Money Laundering through Money Remittance and Currency Exchange Providers
This joint FATF/MONEYVAL report contains information on money laundering and terrorist financing methodologies associated with the money remittance and currency exchange sector.
Though the focus of the report is to a certain degree on the MONEYVAL region and the wider European area, the experience of countries from other regions of the world was actively sought and integrated into the report.
Apart from providing a useful general overview of the sector of money transfer remittances and currency exchange providers, the regulatory framework, the supervision and sanctioning regimes, the report sets out identified money laundering and terrorist financing methods and techniques involving money remittance and currency exchange providers.
Several case studies described in this report illustrate that money remittance and currency exchange businesses have been both witting and unwitting participants in laundering activities, in all three stages of the process (placement, layering and integration), and in certain instances, for terrorist financing purposes. The identified risks of ML/TF through the sector detailed in the report are related to clients, owners or agents.
The cases highlight also the links between money laundering in the money remittance sector and other criminal activities (e.g., fraud, trafficking in human beings, smuggling, drug trafficking, economic crime).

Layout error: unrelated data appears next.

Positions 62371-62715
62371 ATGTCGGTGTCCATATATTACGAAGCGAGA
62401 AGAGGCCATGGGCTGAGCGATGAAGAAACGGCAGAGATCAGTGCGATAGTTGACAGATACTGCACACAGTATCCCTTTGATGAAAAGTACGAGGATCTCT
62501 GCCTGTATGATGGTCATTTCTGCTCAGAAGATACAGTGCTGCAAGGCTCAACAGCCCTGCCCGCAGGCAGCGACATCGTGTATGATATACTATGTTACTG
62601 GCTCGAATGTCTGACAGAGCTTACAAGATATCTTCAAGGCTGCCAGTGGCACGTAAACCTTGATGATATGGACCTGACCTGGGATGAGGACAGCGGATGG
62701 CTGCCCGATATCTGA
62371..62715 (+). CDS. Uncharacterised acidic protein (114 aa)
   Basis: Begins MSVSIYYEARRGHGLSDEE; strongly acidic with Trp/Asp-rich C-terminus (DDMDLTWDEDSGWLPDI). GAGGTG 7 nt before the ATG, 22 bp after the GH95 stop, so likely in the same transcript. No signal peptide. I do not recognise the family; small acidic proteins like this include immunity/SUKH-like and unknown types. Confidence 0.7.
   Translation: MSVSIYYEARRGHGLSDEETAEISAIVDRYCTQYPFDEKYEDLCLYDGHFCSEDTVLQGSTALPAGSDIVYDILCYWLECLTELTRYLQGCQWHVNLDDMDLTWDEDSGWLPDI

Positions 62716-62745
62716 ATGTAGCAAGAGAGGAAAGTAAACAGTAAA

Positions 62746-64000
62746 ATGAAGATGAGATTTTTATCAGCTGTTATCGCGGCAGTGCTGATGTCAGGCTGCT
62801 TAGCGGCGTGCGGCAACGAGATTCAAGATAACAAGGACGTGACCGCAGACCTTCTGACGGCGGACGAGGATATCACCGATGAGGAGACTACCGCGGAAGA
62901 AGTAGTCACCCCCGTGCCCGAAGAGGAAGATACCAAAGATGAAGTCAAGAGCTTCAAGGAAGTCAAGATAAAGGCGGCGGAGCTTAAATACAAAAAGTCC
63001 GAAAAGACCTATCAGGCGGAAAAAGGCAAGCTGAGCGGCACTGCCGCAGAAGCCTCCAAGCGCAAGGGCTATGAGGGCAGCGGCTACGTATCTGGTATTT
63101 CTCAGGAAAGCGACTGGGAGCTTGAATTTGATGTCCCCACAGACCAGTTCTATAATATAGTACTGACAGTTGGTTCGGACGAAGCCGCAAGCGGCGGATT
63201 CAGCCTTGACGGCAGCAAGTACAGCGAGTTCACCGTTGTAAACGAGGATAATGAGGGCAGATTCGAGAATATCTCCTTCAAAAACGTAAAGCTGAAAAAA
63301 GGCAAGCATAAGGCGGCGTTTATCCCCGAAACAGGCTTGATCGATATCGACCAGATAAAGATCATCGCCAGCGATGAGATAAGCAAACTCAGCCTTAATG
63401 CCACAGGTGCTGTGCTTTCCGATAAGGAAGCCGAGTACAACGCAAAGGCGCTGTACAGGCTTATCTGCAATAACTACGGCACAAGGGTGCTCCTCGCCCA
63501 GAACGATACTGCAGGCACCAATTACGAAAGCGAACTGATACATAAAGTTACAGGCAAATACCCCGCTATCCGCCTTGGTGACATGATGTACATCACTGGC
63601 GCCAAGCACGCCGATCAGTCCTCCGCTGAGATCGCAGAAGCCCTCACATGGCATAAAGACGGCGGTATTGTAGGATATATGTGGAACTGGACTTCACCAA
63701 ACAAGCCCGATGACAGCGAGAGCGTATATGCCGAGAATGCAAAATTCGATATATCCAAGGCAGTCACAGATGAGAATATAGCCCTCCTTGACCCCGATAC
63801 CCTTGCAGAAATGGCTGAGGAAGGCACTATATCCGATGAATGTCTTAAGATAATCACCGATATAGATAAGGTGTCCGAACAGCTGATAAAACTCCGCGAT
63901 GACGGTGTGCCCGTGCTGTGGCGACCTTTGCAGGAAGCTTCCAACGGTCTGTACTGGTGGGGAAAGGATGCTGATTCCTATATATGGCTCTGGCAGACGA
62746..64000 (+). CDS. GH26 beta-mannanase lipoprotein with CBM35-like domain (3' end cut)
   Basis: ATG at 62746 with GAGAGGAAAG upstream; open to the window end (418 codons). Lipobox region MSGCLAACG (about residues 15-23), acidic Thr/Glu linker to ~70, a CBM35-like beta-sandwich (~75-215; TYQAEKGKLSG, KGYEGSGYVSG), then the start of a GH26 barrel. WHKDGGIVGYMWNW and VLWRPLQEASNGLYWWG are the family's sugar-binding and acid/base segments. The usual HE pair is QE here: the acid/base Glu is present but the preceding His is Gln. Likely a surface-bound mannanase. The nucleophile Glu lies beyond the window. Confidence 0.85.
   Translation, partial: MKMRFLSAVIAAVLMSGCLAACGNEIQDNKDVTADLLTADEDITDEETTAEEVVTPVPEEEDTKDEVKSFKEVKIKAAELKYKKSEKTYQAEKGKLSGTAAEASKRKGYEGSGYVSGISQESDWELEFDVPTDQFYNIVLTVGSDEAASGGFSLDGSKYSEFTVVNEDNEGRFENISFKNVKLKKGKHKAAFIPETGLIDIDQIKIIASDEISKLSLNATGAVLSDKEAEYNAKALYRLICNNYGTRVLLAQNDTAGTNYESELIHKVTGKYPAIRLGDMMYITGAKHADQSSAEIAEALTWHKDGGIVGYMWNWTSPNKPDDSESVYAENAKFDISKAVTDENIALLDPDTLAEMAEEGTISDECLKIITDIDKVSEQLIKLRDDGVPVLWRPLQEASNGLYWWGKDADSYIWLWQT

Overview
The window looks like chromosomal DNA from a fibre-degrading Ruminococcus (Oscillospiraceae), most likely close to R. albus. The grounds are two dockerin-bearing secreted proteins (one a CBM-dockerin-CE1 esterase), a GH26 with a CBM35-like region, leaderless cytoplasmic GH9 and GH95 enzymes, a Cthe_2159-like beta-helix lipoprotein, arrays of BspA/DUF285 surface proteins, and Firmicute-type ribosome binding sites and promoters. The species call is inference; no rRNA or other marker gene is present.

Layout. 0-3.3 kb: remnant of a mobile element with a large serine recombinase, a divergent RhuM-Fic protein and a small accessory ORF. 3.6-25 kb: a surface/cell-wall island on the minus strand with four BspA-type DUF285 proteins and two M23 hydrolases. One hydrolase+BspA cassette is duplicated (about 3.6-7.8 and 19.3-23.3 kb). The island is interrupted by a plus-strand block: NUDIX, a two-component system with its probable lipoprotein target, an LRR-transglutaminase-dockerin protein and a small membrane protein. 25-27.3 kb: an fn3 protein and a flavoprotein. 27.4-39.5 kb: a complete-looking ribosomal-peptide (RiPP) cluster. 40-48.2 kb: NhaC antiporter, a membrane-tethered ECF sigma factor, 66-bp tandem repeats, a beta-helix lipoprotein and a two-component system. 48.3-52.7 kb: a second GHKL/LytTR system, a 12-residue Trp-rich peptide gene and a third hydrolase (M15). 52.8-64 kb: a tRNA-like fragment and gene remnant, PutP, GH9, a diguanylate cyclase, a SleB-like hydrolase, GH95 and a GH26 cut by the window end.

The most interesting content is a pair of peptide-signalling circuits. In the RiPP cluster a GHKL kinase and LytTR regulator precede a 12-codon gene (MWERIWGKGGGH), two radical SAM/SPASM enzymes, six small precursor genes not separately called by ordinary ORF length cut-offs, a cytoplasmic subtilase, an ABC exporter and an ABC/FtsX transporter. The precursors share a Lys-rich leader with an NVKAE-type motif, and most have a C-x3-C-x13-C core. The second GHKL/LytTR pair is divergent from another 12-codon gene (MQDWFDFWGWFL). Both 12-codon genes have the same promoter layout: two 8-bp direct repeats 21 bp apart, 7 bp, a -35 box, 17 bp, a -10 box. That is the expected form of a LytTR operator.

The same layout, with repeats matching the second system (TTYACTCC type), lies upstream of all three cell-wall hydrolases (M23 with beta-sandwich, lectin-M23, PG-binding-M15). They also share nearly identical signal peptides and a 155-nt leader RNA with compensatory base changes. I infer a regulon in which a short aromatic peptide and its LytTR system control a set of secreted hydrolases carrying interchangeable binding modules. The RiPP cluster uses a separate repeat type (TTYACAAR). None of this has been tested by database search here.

A number of vulnerabilities to money laundering across the sector that make up the money remittance and currency exchange sector were identified.
Clearly, laundering through money remittance and currency exchange providers poses a number of regulatory and enforcement challenges. At the same time, it was observed that there is low detection of money laundering in comparison to the size of the industry as a whole. The money laundering and terrorist financing threat in the sector not only results from direct penetration of criminals into operations of money remittance or currency exchange providers. The absence or lax implementation of AML/CFT standards and adequate related policies provide opportunities which are being exploited by money launderers and other criminals.
Finally, the report maps also a number of issues and areas which were identified in this context as appearing to require additional efforts, both from regulatory and supervisory authorities as well as from the industry, in order to reduce the misuse of the sector and ensure that ML/TF risks are adequately addressed.